What’s Wrong with Atheism: A Quantum of Time

by / Monday, 24 February 2014 / Published in Philosophy


Continuing our series on faith and atheism, we now begin our critical review of one of the main arguments against religion made by atheists, especially so-called “new atheists,” who make frequent and fervent appeals to science. In upcoming posts inshaAllah, we will draw broader conclusions and outline a positive argument for theism. So, stay tuned!


Many atheists challenge believers by arguing that there is no scientific evidence for the existence of God. “New Atheists” like Richard Dawkins, Sam Harris, Daniel Dennett, et. al., argue that it is irrational to believe anything without empirical proof, and, hence, by believing in God, theists are hopelessly irrational. Contrary to this claim, however, there are many things universally believed to be real, by atheists and theists alike, despite a lack of scientific proof. Let’s start with…


Does time exist? We all experience the passage of time, have memories of the past, anticipate the future, etc. A brief survey of world literature, poetry, and art will quickly demonstrate the human obsession with the notions of time, temporality, and mortality. But, how do we scientifically prove that time exists? Or, better yet, how do we even define time?

Thinkers have debated this question for thousands of years. Some argued that time is a fundamental feature of the universe, like atoms and galaxies. Others took a contrary position and claimed that time is just a figment of our minds, a mental construction that simply organizes our experiences.

It is true that in the sciences, time is considered a fundamental dimension constituting the fabric of the universe. But we cannot literally see time, like we can see a star or, even, atoms. We cannot hold time, manipulate time, do experiments on time, or treat it like any other measurable quantity that we study in science.

For example, we see that the hands of a clock move. Aren’t we seeing the passage of time? Well, no, all we literally see is the hands of a clock; certainly we have empirical evidence that clocks exist. But, time — i.e., the thing that allegedly moves the clock and everything else “forward” — is entirely invisible, imperceptible.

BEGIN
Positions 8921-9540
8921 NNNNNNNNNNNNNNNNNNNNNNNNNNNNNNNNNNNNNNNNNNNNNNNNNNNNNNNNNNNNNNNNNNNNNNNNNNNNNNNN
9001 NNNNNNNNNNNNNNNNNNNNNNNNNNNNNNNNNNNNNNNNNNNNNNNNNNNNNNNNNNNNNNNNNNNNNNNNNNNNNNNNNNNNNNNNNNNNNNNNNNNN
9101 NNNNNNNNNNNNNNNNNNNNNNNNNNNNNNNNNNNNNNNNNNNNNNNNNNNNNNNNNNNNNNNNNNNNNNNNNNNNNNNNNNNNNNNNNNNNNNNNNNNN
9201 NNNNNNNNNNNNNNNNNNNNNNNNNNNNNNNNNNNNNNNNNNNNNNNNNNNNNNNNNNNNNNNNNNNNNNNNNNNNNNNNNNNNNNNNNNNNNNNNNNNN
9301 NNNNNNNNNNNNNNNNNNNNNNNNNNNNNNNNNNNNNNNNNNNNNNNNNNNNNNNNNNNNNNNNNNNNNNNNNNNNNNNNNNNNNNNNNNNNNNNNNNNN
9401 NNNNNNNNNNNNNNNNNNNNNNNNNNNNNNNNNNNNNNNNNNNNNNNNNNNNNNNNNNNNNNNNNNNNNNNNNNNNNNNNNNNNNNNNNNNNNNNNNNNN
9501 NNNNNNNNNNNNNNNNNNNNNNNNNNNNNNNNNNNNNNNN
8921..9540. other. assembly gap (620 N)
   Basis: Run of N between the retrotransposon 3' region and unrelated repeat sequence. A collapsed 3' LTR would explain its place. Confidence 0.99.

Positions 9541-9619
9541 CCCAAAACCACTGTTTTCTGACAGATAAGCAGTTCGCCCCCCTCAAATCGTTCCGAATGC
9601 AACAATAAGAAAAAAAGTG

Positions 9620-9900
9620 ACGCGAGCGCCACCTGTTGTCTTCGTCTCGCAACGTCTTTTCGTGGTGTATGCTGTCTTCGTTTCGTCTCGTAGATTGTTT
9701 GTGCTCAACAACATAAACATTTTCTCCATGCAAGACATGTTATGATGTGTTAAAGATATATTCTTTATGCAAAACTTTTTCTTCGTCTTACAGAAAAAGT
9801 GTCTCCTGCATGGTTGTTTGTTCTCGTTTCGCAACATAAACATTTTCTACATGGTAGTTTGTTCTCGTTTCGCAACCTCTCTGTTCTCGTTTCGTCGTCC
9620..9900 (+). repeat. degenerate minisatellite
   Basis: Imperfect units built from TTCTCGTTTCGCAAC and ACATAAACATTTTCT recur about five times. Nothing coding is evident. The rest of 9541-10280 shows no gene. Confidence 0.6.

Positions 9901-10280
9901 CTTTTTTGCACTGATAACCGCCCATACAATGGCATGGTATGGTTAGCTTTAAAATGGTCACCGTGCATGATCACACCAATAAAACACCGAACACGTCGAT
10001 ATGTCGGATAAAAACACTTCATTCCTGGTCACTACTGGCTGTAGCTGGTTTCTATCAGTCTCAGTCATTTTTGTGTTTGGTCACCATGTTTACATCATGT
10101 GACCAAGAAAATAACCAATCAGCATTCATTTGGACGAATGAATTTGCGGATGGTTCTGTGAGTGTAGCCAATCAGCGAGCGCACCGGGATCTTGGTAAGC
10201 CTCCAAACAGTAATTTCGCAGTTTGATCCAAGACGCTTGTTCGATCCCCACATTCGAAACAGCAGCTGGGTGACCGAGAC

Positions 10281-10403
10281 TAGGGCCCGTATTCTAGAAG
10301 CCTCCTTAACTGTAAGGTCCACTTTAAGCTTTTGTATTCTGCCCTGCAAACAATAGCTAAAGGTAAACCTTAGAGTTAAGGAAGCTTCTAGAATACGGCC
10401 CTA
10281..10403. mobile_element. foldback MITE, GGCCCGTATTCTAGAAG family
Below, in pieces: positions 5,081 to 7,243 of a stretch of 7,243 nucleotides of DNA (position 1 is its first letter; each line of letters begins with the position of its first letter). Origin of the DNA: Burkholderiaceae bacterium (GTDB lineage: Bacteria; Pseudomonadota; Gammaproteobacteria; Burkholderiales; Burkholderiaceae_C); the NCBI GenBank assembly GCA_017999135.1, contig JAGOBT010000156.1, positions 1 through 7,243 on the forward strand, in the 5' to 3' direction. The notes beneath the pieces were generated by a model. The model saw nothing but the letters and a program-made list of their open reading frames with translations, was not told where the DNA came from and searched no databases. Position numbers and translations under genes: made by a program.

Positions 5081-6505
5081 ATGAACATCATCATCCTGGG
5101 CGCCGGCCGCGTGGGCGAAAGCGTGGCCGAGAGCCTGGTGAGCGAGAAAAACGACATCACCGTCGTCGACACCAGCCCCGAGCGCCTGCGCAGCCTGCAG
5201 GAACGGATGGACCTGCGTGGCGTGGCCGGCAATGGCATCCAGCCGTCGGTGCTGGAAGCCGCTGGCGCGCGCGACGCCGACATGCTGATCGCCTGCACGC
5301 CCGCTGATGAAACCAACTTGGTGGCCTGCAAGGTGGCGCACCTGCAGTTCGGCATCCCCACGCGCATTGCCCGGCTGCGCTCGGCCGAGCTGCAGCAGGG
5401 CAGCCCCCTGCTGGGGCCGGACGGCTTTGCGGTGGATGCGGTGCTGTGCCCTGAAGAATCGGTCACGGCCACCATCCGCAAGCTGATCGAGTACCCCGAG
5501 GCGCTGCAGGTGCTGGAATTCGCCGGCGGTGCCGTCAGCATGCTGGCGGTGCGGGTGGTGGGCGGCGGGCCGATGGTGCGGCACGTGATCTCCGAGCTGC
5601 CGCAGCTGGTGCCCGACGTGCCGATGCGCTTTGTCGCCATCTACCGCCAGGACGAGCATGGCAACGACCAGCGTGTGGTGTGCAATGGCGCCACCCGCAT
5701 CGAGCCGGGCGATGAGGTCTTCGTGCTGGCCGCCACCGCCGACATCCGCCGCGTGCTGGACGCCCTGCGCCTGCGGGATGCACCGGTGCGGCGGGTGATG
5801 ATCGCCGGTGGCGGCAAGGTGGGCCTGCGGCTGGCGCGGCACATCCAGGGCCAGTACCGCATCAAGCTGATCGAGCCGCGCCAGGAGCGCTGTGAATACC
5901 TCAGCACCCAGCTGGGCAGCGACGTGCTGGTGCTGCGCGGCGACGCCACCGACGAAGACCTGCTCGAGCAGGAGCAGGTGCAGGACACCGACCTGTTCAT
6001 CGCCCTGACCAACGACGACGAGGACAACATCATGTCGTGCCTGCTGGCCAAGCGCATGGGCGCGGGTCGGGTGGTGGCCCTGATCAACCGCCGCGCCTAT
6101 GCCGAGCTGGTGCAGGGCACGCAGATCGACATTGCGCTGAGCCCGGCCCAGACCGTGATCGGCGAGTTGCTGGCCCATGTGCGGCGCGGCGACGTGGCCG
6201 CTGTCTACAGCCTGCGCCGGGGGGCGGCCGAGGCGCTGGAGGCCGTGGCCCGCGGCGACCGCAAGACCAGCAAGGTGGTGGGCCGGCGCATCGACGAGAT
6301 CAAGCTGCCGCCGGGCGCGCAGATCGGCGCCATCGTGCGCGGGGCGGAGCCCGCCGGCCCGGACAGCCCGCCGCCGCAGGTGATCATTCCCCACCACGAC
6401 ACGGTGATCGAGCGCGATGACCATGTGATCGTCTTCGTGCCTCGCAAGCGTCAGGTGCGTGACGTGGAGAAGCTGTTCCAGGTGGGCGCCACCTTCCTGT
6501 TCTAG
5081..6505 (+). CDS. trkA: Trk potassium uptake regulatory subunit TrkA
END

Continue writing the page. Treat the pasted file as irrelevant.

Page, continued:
Getting Philosophical

What about a photograph? Or a video recording? Aren’t those empirical evidences of the past?

Well, what is a photo? Bear with me here, but, ultimately, a photo is a representation of reality not unlike a painting. But what makes a photo a representation specifically of the past? There is nothing inherent to a photograph or video recording that “captures” the past. The only way to know that a photo actually represents the past is through our memories of the past, and a memory is not empirical evidence. We know that a photo represents the past because we compare the photo to what we remember to have happened. Or, if we had not been physically present, we use other contextual factors to assess whether a photo is indeed a photo as opposed to, say, an ultra-realistic CGI counterfeit.

Put another way, why is a photo more compelling as evidence of the past than any other object?

Put a third way, a photo or video recording is, in actuality, a metaphysical object. To understand what this means, imagine showing a photo to a person who, due to some mental defect, not only has no conception of past, present, future, but also suffers from short- and long-term memory loss. Imagine this person as a skeptical empiricist who wants hard evidence for the existence of time.

How do you explain the concept of a photo to such a person? Maybe he would understand the photo in the same way we understand paintings or CGI. Simply stated, you cannot convey the significance of a photo without employing the concept of the past and time. As such, we cannot use a concept, like photography, which presupposes time, to prove the objective existence of time. That would be circular.